RELEASE: Senate Budget Plan Targets Equitable and Innovative Investments to Put California’s Wealth to Work
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FOR IMMEDIATE RELEASE
April 28, 2022
Contacts: Linda Swank, firstname.lastname@example.org, 626-356-4206
The alignment of the Senate’s budget priorities and End Child Poverty’s $10 Billion to Fight Poverty package signals an exciting opportunity this legislative cycle for joint advocacy and collaboration between legislative leaders and anti-poverty advocates
The California Senate outlined equity & prosperity as their key values today. They put forth an innovative plan to make California’s wealth work for a more equitable economy. The Senate’s budget is in response to Gov. Newsom’s proposed state budget.
We applaud the Senate for prioritizing children and families. The 178 End Child Poverty CA Coalition members worked together on a groundbreaking anti-poverty plan this year. Our $10 Billion to Fight Poverty plan is within reach. The Senate’s new budget shows us the way. The Senate plan includes targeted and equitable investments to serve people most impacted by the economic repercussions of the pandemic and rising inflation costs.
“The Senate’s proposed budget puts California’s wealth to work today, tomorrow, and into the future. Our leaders are embracing innovative approaches such as baby bonds. They’re keeping their promises to ensure no child lives in deep poverty. They’re providing targeted tax relief so we equitably build back better in our state,” said Shimica Gaskins, President & CEO of Grace and End Child Poverty CA.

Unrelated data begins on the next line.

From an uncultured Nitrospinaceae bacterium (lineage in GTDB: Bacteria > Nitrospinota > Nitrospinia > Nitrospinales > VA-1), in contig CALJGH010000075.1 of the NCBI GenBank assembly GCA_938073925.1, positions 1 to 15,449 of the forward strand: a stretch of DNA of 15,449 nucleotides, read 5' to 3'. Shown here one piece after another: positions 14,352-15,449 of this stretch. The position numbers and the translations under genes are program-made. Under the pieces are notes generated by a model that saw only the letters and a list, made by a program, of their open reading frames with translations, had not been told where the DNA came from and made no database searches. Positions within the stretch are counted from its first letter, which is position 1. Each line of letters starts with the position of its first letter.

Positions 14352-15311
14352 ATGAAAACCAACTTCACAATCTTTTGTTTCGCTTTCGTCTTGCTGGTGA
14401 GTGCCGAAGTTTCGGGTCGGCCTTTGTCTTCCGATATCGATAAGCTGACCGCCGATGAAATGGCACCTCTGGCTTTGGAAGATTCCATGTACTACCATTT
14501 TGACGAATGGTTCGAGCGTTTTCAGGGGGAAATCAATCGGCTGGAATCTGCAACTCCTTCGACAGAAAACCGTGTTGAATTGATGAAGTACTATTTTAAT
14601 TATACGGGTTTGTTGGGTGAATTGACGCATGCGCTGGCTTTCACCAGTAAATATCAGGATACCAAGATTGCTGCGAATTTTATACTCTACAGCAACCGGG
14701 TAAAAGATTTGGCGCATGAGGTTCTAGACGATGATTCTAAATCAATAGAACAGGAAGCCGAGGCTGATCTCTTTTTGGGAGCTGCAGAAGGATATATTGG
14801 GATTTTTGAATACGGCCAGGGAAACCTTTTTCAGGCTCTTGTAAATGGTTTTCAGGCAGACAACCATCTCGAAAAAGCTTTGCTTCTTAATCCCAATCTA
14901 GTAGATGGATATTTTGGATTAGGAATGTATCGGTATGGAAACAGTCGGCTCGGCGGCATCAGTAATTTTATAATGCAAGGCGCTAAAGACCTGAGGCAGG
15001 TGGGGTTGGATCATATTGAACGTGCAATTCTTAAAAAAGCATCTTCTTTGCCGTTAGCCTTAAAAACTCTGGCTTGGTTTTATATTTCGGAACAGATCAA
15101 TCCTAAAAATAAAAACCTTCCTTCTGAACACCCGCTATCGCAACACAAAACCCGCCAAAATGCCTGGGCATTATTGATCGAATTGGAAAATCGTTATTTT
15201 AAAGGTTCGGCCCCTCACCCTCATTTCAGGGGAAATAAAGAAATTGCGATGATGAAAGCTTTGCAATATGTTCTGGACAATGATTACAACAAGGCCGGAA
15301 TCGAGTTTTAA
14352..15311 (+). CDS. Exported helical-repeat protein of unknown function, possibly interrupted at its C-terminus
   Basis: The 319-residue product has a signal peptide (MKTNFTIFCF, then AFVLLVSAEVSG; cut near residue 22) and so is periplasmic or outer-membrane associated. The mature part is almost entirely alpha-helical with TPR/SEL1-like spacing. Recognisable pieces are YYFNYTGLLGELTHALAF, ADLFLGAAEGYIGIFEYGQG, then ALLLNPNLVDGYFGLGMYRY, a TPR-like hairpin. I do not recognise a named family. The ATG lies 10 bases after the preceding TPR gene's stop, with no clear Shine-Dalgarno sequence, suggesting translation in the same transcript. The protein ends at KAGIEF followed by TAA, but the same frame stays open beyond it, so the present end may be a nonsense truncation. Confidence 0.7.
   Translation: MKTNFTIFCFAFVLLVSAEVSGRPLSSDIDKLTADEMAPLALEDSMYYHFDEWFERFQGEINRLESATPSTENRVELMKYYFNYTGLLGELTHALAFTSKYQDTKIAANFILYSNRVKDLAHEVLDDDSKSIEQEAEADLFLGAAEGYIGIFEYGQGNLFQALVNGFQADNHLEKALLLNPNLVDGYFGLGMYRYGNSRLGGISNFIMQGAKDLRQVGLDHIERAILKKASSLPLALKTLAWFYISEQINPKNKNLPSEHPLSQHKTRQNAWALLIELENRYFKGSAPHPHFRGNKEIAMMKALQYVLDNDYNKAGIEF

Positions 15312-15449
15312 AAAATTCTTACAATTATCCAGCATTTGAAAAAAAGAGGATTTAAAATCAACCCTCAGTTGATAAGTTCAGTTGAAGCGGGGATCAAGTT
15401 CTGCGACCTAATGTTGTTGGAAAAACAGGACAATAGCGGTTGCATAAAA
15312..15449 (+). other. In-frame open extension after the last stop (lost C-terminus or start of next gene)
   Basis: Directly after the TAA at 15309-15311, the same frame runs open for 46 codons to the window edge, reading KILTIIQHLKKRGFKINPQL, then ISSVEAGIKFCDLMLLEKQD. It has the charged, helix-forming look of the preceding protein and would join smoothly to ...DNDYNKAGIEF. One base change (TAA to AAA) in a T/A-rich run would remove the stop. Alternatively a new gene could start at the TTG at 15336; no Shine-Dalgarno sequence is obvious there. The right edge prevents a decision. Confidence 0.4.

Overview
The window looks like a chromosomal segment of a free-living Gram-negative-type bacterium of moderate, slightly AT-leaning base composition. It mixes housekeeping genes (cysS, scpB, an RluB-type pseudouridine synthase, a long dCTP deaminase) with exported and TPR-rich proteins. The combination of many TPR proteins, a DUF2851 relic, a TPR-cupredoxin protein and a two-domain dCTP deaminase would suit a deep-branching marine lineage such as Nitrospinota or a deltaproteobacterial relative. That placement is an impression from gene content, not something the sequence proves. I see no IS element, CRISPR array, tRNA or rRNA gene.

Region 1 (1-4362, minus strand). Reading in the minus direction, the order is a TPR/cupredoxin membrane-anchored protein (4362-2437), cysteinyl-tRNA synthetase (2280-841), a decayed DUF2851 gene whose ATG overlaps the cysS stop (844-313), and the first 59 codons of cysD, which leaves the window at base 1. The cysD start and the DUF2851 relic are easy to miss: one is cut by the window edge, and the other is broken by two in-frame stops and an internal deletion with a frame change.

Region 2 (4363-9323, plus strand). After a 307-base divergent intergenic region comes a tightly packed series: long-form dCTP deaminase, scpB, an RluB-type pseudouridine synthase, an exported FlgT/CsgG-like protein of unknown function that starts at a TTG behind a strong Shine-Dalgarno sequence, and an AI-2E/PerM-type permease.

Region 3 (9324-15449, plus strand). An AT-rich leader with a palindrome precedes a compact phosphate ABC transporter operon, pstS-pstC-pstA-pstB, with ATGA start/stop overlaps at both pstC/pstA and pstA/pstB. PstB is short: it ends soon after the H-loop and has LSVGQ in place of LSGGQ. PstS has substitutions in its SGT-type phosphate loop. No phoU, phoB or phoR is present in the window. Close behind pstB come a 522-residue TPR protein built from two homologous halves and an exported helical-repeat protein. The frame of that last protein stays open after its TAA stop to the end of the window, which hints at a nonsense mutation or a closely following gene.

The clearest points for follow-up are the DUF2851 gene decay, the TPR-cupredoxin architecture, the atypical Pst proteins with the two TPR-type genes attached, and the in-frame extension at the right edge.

We are especially thrilled to see the Senate include HOPE Accounts in the budget. HOPE Accounts are investment accounts to be created for children in poverty who had a primary caregiver die due to COVID-19, eligible foster youth, and more. With this inclusion, our leaders are planting the seeds to ensure California’s children have equitable opportunities in the future, taking the much needed first steps to combat the racial wealth gap and the opportunity gap that all poor children face. Similarly, we applaud and stand with the Senate’s plan to prevent the interception of tax credits intended to help Californians in poverty.
The alignment of the Senate’s budget priorities and End Child Poverty’s $10 Billion to Fight Poverty package signals an exciting opportunity this legislative cycle for joint advocacy and collaboration between legislative leaders and anti-poverty advocates to create long-term, transformative change for low-income families and communities of color. We are eager to work together to ensure that the deployment of the state’s surplus addresses the needs of families and children first and foremost.
The End Child Poverty in California campaign is a growing coalition of 178 anti-poverty organizations, allies, and advocates fighting for the resources and strategies to ensure ALL children can be healthy, housed and fed. Our coalition efforts have led to over $13 billion investments to support children and have successfully fought to double the size of the California Earned Income Tax Credit and the Young Child Tax Credit, expand health care, create new subsidized child care slots, and more.